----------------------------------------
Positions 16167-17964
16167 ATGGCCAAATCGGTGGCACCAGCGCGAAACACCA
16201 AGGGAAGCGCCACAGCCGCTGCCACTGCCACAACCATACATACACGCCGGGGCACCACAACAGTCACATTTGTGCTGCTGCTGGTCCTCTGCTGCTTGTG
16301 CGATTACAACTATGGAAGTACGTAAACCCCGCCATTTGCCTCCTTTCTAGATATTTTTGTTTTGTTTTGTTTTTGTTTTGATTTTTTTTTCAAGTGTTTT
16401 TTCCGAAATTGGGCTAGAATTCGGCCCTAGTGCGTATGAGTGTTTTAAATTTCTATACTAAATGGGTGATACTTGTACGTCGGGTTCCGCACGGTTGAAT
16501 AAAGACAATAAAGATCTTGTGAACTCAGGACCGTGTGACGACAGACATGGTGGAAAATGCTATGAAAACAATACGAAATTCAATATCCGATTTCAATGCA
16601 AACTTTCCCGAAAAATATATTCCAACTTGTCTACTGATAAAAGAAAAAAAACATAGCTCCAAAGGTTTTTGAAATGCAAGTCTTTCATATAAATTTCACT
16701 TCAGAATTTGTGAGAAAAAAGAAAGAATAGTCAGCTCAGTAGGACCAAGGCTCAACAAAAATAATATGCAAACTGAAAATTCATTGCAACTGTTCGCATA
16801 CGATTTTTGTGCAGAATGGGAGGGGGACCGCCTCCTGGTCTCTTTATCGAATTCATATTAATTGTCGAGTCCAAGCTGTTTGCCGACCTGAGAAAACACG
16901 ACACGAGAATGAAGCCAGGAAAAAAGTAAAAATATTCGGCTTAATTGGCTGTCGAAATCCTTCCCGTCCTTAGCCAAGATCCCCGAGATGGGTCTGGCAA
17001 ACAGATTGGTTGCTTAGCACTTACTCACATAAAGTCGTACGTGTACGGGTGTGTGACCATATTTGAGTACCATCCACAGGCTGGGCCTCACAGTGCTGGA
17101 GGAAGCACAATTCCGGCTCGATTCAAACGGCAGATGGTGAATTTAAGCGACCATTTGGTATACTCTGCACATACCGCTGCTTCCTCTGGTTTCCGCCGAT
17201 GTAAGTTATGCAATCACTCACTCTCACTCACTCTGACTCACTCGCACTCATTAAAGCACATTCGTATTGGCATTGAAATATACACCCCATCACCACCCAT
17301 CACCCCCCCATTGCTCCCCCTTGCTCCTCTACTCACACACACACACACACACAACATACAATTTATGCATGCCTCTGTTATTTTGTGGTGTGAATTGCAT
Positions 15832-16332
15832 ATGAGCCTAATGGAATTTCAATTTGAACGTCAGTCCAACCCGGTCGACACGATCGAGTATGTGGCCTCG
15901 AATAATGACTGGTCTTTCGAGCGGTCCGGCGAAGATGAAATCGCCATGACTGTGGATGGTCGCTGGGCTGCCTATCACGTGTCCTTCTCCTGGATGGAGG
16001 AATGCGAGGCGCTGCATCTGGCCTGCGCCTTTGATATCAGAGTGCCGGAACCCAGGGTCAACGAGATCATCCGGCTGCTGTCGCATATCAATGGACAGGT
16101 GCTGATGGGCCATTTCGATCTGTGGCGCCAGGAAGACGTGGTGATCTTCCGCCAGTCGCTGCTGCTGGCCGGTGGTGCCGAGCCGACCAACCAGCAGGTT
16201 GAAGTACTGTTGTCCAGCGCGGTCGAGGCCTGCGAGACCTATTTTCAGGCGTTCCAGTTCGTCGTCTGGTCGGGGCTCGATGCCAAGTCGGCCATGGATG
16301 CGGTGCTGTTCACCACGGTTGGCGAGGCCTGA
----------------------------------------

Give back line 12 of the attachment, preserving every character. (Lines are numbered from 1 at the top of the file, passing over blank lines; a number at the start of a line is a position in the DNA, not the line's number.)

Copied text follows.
17101 GGAAGCACAATTCCGGCTCGATTCAAACGGCAGATGGTGAATTTAAGCGACCATTTGGTATACTCTGCACATACCGCTGCTTCCTCTGGTTTCCGCCGAT